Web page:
Author(s): French MT, McGeary KA, Chitwood DD, McCoy CB
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Abstract Few studies have examined the relationships between drug use, health services utilization and the cost of medical care for a community-based sample of drug users. The purpose of this study was to analyze recently collected data on chronic drug users (CDUs), CDUs who were also injecting drug users (IDUs) and non-drug users (NDUs) to determine whether these groups exhibited differences in health services utilization and cost. In addition to descriptive analyses, these relationships were estimated with multivariate regression models. Data were collected in 1996 and 1997 through a standardized self-reported questionnaire administered to individuals who were recruited through community outreach activities in the USA. Annual differences in health services utilization between CDUs, IDUs and NDUs were estimated for three measures: number of times admitted to a hospital, number of outpatient visits and number of emergency room episodes. Results of this study indicate that CDUs and IDUs consumed significantly more inpatient and emergency care, but less outpatient services relative to NDUs. Analyses of total health care costs showed that CDUs and IDUs each generated about $1000 in excess services utilization per individual relative to NDUs. This research is the first study to compare differences in health services utilization and cost among out-of-treatment drug users relative to a matched group of non-users in a community-based setting. The findings suggest that health care providers and managed care organizations should consider policies that promote more ambulatory care and discourage emergency room and inpatient care among drug users. Innovative and culturally acceptable approaches may be necessary to provide incentives without posing unusual financial hardship.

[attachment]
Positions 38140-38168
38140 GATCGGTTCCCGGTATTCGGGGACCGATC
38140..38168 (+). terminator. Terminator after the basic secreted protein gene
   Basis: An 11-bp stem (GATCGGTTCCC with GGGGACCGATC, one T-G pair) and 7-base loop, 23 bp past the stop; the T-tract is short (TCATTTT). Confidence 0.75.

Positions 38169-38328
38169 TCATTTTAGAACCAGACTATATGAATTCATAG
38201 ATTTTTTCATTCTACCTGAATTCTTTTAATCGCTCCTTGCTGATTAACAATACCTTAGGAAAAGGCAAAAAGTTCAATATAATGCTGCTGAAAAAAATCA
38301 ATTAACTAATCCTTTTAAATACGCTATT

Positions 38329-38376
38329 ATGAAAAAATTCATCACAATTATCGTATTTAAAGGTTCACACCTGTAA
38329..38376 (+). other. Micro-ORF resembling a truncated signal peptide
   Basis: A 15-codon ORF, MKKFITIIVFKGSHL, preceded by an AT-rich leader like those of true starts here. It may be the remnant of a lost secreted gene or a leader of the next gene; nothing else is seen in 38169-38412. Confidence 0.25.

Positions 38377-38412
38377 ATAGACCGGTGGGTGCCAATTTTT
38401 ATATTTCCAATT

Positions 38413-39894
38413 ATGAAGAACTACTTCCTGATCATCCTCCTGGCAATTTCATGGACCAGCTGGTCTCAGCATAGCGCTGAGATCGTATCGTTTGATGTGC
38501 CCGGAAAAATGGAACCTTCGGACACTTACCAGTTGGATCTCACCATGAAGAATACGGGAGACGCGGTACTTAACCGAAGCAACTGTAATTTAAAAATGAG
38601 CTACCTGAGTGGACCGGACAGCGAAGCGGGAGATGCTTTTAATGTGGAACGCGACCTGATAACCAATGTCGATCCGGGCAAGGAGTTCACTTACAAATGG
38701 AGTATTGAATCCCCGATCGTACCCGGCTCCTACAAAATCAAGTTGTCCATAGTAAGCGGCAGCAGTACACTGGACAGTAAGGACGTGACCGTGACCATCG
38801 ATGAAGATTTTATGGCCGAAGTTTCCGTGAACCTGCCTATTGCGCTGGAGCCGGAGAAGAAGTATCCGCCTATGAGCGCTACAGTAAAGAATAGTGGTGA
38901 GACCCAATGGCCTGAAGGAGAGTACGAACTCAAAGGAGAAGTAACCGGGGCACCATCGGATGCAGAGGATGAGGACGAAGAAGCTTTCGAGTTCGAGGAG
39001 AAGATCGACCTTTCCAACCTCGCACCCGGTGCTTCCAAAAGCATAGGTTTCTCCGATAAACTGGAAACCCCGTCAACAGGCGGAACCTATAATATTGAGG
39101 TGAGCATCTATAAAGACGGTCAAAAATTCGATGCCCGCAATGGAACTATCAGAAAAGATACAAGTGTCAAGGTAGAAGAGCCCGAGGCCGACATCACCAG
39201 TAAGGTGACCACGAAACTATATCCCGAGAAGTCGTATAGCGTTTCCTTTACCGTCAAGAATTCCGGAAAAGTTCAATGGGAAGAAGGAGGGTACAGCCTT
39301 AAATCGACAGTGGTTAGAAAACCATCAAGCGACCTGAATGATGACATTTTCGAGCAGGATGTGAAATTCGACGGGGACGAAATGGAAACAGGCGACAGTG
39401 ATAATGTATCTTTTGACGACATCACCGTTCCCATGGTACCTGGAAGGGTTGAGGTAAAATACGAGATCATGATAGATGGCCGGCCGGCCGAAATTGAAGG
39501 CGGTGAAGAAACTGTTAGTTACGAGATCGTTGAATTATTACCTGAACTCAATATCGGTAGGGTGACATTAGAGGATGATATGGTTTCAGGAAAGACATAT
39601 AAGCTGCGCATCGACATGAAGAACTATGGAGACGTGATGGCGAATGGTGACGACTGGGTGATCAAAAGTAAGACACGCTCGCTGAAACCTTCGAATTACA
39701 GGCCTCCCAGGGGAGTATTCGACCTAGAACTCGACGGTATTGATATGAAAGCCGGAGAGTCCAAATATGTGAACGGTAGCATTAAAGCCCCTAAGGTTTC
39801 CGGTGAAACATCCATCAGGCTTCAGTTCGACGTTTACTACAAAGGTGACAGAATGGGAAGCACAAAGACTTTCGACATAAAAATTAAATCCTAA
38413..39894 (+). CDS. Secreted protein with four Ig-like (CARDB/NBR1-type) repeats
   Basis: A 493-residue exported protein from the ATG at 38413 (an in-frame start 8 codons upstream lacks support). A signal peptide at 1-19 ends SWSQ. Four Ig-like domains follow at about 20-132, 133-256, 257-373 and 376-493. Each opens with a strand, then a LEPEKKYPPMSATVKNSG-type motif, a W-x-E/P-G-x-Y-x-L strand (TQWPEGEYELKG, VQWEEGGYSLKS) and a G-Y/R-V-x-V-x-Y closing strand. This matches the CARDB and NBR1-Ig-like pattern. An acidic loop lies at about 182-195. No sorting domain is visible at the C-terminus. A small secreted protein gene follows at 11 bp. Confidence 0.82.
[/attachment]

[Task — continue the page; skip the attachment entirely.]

This article was published in Soc Sci Med
and referenced in Journal of Addiction Research & Therapy